Collected Verse

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Archon Books, 1994 - Poetry - 221 pages
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"Max, " or as he is sometimes known, Sir Max Beerbohm (1872-1956), was a sophisticated caricaturist with both pen and drawing pencil. England's supreme parodist, he was not above having literary fun. Max took his verses seriously enough to jot them in flyleaves or the margins of borrowed books. He versified eloquently on stray scraps of paper. One was even discovered in his top hat. To the editor there are obvious difficulties in collecting such an oeuvre to offer a full text. These have been heroically overcome by J. G. Riewald, the leading Beerbohm authority, for this definitive anthology of Max Beerbohm's poetry. Of the 138 poems here, fifty-one have never been collected before, and eighty-seven were not even published in Max's lifetime. There are variant readings in manuscript copies, including those written by Max himself, so Dr. Riewald's full textual notes will be welcome - particularly as Max didn't consider "accidentals" of punctuation and capitalization to be accidental at all. Comprehensive historical and biographical commentary, and glosses where necessary, provide any reader with necessary background, and twenty-nine caricatures match illustration to poem so Max can be seen at his best in both mediums. A unique and delightful humor - mocking elegance, mischievous wordplay, pricks that do not seriously wound - is always fundamental to Max. His is the art of incongruity, mixing trivia with high seriousness to diffuse intellectual gaiety. Sir Max's poetry combines first-rate satire with persiflage, and clever exercises in pastiche with pure fun. And it is all here.

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Contents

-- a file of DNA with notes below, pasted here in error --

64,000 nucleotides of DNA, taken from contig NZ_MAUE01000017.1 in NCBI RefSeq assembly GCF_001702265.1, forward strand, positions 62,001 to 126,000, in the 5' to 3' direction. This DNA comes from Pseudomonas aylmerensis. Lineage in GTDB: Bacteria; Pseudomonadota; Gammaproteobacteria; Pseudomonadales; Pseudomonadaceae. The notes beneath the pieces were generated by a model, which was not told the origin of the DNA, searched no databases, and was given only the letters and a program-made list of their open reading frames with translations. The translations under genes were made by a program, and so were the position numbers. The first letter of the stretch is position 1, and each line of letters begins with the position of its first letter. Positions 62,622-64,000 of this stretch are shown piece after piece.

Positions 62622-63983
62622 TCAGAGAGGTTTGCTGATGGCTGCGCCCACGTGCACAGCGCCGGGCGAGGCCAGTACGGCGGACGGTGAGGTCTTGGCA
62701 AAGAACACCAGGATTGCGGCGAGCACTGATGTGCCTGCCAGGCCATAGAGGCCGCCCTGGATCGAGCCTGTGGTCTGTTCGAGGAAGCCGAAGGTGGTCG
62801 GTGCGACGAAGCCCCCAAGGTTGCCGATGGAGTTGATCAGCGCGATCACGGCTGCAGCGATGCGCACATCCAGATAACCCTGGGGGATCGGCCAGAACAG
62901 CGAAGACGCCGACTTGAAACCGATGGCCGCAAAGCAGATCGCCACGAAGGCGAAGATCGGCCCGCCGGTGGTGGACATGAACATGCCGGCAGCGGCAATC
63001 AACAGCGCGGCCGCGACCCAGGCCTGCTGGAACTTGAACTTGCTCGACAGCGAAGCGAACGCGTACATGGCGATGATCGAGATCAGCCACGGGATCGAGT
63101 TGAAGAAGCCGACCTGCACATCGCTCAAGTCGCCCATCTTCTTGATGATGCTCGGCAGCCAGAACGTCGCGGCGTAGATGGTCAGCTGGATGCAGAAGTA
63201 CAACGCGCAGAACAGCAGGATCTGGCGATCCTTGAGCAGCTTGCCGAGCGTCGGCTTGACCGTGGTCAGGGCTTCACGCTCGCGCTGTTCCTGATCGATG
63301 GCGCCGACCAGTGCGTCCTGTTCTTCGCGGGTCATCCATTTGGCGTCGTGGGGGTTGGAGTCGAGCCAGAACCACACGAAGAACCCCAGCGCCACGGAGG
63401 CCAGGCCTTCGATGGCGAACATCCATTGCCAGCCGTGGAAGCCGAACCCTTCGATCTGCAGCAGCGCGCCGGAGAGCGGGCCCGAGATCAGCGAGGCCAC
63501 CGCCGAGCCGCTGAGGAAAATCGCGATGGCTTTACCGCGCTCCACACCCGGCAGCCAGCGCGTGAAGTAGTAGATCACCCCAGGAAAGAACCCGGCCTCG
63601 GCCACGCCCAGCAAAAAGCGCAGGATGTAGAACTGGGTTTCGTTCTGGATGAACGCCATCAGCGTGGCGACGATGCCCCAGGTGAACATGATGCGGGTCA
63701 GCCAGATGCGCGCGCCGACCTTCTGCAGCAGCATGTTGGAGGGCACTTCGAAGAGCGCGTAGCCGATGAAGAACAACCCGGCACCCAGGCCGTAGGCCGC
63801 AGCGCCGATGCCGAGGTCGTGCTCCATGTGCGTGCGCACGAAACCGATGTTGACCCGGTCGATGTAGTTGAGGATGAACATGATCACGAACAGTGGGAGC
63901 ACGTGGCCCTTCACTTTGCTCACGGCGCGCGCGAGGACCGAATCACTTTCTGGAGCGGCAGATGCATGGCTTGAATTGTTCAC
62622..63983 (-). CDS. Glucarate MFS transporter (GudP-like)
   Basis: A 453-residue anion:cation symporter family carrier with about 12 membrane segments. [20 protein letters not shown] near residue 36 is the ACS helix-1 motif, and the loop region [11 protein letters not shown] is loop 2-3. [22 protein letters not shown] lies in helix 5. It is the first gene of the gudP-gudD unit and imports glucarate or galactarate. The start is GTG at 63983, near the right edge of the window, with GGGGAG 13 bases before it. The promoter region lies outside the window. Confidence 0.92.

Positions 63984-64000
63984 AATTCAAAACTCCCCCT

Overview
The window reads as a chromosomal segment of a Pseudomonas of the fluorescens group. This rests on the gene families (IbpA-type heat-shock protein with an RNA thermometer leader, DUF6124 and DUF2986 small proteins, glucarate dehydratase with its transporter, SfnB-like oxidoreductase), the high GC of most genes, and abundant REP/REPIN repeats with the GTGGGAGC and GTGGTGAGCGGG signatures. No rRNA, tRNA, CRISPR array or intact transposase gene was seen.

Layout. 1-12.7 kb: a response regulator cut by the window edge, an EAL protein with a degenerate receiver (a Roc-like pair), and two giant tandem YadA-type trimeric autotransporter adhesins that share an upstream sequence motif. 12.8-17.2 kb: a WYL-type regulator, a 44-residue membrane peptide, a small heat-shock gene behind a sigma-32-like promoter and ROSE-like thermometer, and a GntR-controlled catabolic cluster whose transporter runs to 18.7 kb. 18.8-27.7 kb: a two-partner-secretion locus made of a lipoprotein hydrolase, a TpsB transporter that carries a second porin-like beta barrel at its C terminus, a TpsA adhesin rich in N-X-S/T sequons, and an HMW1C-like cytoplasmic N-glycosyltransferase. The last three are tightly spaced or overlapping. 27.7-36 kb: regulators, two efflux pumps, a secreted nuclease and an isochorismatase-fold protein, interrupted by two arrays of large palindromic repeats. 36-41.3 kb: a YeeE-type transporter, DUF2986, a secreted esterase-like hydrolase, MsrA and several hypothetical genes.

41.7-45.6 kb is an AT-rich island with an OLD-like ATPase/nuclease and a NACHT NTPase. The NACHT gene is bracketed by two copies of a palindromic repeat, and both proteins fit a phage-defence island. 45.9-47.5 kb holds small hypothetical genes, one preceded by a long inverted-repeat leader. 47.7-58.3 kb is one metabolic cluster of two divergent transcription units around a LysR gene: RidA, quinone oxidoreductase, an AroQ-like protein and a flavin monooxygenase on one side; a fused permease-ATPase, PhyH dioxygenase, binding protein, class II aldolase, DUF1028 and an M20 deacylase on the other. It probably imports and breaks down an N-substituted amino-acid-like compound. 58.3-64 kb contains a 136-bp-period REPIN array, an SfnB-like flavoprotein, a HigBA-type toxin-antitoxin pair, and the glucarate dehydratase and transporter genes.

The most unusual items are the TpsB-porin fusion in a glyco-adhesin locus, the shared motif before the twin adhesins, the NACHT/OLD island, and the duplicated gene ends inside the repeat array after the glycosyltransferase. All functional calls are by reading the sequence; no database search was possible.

Carmen Becceriense
3
Elegiac couplets on Charterhouse
6
On W S Gilbert
7
Copyright

68 other sections not shown

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About the author (1994)

Henry Maximilian Beerbohm was born in England in 1872. In his twenties, Beerbohm became part of the literary circle of Oscar Wilde, and in 1898 he became the drama critic for the Saturday Review. His predecessor George Bernard Shaw recommended Beerbohm for this position supposedly because of Beerbohm's attacks on Plays Pleasant and Unpleasant, one of Shaw's own works. It was also Shaw who gave Beerbohm the nickname The Incomparable Max. Beerbohm was known primarily for his sharp wit, often expressed in parody and satire, His first book The Works of Max Beerbohm was a collection of essays in a mock-scholarly format. Other essay collections include Yet Again, And Even Now, Around Theatres, and Mainly on the Air, which was based on a series of radio broadcasts. His fiction includes one novel titled Zuleika Dobson: An Oxford Love Story and numerous short stories. Many of his short stories have been published in such collections as The Happy Hypocrite, Seven Men, and A Variety of Things. Beerbohm's flair for humor and parody was carried over into his art. He was a gifted caricaturist and was as well known for his drawings as for his writing. His drawings have been published in the collections Caricatures of Twenty-five Gentlemen, The Second Childhood of John Bull, A Book of Caricatures, Fifty Caricatures, Rosetti and His Circle, and Things Old and New. Beerbohm resigned from the Saturday Review in 1910 when he married Florence Kahn, an American actress, and they retired to Rapallo, Italy. The Beerbohms returned to England for several years during World War II, but in 1947 they returned to Rapallo where Beerbohm died in 1956. Beerbohm was knighted in 1939.

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